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Current PHP implementation [message #180005] Tue, 25 December 2012 20:51 Go to next message
SL@maxis is currently offline  SL@maxis
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I ask this question in 'comp.unix.programmer. It seems like it is more
related to PHP.

I ask here to find out the current PHP implementation.

Assume at a given time 10 users send in AJAX calls; server end handled by
'123.php'.

1. Handler (script): 123.php

Does the server initiate 10 processes to handle the calls ? Which means 10
processes are closed after processing !?

2. Handler (daemon): 123.php

Is the daemon/server creating 10 threads to handle requests ? Which means
the daemon is always running. Please ignore the memory problem of PHP.


Thanks for any info. Happy Boxing day.

--
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Re: Current PHP implementation [message #180007 is a reply to message #180005] Tue, 25 December 2012 21:45 Go to previous messageGo to next message
Jerry Stuckle is currently offline  Jerry Stuckle
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On 12/25/2012 8:51 PM, SL@maxis wrote:
>
> I ask this question in 'comp.unix.programmer. It seems like it is more
> related to PHP.
>
> I ask here to find out the current PHP implementation.
>
> Assume at a given time 10 users send in AJAX calls; server end handled
> by '123.php'.
>
> 1. Handler (script): 123.php
>
> Does the server initiate 10 processes to handle the calls ? Which means
> 10 processes are closed after processing !?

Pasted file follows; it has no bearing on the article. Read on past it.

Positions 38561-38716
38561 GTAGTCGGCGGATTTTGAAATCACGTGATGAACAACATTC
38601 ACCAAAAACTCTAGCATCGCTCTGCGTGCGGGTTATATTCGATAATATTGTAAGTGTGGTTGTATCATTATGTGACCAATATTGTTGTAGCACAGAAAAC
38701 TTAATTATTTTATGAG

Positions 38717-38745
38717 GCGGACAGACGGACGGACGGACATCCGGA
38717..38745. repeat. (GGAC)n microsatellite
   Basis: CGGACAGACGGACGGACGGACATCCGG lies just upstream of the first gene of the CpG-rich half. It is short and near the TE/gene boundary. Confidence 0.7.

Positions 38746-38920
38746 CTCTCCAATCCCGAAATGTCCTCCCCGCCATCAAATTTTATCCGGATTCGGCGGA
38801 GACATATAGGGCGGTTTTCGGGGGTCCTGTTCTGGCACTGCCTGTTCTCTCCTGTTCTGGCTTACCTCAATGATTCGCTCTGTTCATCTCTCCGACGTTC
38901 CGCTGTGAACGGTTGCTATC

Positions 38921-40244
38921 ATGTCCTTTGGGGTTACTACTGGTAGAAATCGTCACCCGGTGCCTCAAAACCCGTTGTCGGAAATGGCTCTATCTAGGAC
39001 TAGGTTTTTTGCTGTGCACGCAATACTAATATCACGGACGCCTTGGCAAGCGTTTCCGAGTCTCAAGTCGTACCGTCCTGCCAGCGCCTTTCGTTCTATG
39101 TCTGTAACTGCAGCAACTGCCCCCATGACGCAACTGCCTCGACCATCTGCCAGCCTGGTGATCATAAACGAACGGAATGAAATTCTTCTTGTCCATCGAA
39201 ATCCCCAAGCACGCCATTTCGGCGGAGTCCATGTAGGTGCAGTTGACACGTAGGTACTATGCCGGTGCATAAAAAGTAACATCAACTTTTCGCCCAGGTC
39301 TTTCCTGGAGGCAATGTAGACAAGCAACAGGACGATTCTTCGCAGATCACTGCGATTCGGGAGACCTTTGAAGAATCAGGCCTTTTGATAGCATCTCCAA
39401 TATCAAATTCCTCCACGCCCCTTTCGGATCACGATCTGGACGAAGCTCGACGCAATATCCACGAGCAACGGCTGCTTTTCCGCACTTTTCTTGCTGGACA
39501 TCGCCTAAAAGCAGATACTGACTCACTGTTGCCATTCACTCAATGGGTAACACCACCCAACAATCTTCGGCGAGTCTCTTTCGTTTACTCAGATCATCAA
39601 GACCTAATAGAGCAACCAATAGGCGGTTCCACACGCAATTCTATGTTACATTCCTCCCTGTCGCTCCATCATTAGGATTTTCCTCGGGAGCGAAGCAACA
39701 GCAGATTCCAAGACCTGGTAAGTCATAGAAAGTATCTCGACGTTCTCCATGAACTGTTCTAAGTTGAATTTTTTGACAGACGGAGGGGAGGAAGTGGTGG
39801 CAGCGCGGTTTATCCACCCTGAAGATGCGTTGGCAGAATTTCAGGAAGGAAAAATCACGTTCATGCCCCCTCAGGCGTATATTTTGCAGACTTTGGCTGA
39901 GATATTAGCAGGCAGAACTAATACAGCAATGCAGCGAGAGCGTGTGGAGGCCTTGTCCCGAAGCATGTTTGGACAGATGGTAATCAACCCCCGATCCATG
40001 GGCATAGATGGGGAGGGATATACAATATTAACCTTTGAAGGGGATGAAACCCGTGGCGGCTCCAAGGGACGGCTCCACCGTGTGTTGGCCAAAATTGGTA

>
> 2. Handler (daemon): 123.php
>
> Is the daemon/server creating 10 threads to handle requests ? Which
> means the daemon is always running. Please ignore the memory problem of
> PHP.
>
>
> Thanks for any info. Happy Boxing day.
>

PHP doesn't handle AJAX calls, nor does PHP start any processes. That
is all done by the web server. You need to be asking in a newsgroup
for the webserver you are using.

--
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JDS Computer Training Corp.
jstucklex(at)attglobal(dot)net
==================
Re: Current PHP implementation [message #180009 is a reply to message #180007] Wed, 26 December 2012 05:26 Go to previous messageGo to next message
Luuk is currently offline  Luuk
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On 26-12-2012 03:45, Jerry Stuckle wrote:
> On 12/25/2012 8:51 PM, SL@maxis wrote:
>>
>> I ask this question in 'comp.unix.programmer. It seems like it is more
>> related to PHP.
>>
>> I ask here to find out the current PHP implementation.
>>
>> Assume at a given time 10 users send in AJAX calls; server end handled
>> by '123.php'.
>>
>> 1. Handler (script): 123.php
>>
>> Does the server initiate 10 processes to handle the calls ? Which means
>> 10 processes are closed after processing !?
>>
>> 2. Handler (daemon): 123.php
>>
>> Is the daemon/server creating 10 threads to handle requests ? Which